Your end users are trying to tell you something: Two KPIs tell all

Young man working remotely at an outside café, thanks to IT teams managing and measuring the employee experience with IT support KPIs


With the impact of “the great resignation” still looming, organizations are focusing on all aspects of the employee experience to boost retention. There are several important aspects to managing the employee experience:

  • Ensuring new hires can start work with everything they need.
  • Providing a great experience when employees need support by making it easy to engage IT and get issues resolved promptly.
  • Offering support channels and response times that meet your employees’ needs.

Two simple KPIs provide everything leaders need to know at a glance.

Zoom in on two KPIs

Onboarding Satisfaction

Since the onboarding experience sets the tone for a new hire’s ability to dive into their new role and become productive, this is a great place to start measuring. If people understand and are satisfied with IT performance during the onboarding process, they will have what they need to succeed later.

Onboarding Satisfaction should be measured via surveys at 7, 30, and 90 days, showing the progression as they become more familiar with the organization. Careful attention should be paid to the location and employment type to ensure success. This is particularly important during onboarding in organizations with remote or hybrid work arrangements.

Here are some satisfaction indicators to look for through onboarding surveys:

First 7 days

  • Expected equipment, software, and access are ready and available when they arrive. They are provided with an orientation or instructions on logging in and accessing resources for the first time. (Videos are a great way to scale this, as long as they can be accessed via an onboarding application on their phone.)
  • They should know where to find information and how to engage IT support.
  • Any issues they experience on their first day should be handled and resolved promptly to avoid escalation.

First 30 days

  • They should know how to get new items they learn about as they settle into the new role.
  • Access that requires training should be provisioned promptly upon completing training.
  • They should understand any SLAs or timeframes to expect when they need support.
  • They should no longer need to escalate issues.

At 90 days

  • All of their needs should be handled, with the only contacts being issue-related.
  • They should feel that IT meets and that they have the tools they need to do their job.

Tracking helpdesk ticket volumes and the percentage of tickets escalated by new hires can help ensure acceptable satisfaction survey results. These two measures should be reported across the defined demographics for all three intervals. Use the volume and topic trends to improve onboarding materials and the flow for better future experiences of new hires.

To ensure the employee experience continues to be acceptable after 90 days, IT should continue to survey employees routinely, using the same demographic breakdowns.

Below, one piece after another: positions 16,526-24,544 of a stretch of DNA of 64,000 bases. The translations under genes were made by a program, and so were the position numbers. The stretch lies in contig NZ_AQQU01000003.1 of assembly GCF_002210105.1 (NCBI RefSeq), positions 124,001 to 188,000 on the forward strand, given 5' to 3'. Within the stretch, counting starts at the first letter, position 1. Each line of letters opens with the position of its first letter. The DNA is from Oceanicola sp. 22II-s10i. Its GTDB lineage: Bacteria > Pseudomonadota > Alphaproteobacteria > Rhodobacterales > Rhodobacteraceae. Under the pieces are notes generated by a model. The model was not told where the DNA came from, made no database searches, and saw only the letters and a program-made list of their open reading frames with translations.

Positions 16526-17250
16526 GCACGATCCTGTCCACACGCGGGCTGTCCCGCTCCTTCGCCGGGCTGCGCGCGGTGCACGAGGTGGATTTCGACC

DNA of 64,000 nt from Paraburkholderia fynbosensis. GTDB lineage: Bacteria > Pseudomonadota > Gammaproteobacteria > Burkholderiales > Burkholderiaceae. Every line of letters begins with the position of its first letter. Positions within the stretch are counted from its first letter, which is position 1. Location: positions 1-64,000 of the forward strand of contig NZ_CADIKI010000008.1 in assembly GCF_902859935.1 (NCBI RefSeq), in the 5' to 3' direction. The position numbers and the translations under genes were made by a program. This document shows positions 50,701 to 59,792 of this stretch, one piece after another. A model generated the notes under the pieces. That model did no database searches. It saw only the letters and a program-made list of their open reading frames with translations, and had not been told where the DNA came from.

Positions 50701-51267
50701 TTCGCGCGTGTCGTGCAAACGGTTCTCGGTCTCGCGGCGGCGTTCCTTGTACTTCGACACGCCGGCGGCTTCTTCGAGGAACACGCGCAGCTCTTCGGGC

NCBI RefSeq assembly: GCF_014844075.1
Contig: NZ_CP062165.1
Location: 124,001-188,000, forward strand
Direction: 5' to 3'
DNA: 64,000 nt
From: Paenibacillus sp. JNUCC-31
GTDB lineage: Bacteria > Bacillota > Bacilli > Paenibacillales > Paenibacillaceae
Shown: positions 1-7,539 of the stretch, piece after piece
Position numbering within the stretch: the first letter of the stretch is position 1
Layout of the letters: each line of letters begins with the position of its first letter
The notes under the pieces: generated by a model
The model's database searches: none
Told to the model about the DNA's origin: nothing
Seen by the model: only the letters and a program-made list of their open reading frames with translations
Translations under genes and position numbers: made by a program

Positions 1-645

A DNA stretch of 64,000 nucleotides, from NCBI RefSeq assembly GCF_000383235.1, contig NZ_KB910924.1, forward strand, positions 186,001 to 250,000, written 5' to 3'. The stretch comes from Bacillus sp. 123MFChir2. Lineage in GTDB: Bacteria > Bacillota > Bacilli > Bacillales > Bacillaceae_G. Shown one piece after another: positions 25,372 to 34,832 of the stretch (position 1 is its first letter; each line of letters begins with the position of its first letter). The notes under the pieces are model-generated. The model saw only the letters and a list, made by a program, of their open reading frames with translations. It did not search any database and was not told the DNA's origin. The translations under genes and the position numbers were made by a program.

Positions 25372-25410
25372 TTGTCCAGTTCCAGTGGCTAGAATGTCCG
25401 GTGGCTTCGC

Customer Effort Score

The move to hybrid and remote work environments and increased system complexity has made it more challenging to support end users at a time when the employee experience is a vital area of focus. That’s why we suggest borrowing a page from the customer support playbook and applying it to your internal employees.

Several factors affect the ability to provide a great user experience:going beyond service level agreements (SLA) to experience level agreements (XLA), designing adequate omnichannel support, ensuring agents have the tools they need to support end users remotely, and proactively managing computing environments, so users experience fewer service interruptions. This is particularly critical as the employees move farther away from support teams.

With all that goes into creating this experience, a single metric is needed to demonstrate results as improvements are implemented. This is the role of the Customer Effort Score (CES). CES measures how easy it is to engage support and obtain the needed help.

Several factors will affect the CES for IT support:

  • Ease of contacting IT
  • Ability to find information quickly and easily
  • The agent’s ability to perform troubleshooting and repairs on-site or remotely
  • Satisfaction with the way troubleshooting and support are provided
  • Satisfaction with the overarching user journey for support

CES has been a critical metric for years when supporting consumers. It is why we’re now asked to rate or service anytime we buy something, from rides to airline flights to furniture. IT should do the same at ticket closure, looking at both engagement and how support has been delivered.

Look locally to see holistically

To ensure effectiveness, measurements should be done across different workplace demographics: by business unit, location, location type (remote, hybrid, on-site), and employment type (full-time vs. temporary) to ensure each group is effectively supported. For example, if targets aren’t met for hybrid workers, there may be something specific to supporting this group that needs to be addressed. Viewing the results across different demographics is essential and can point to areas where support lags.

Adding these two measures to executive dashboards is a great way to demonstrate success in managing the employee experience and gain leadership confidence in IT’s operational abilities.

Start by making support easier

As you track these KPIs, consider how your IT tools support your goals. Check out GoTo Resolve, the all-in-one IT support platform that gives agents an easy way to respond, act, and resolve issues – all in one place.

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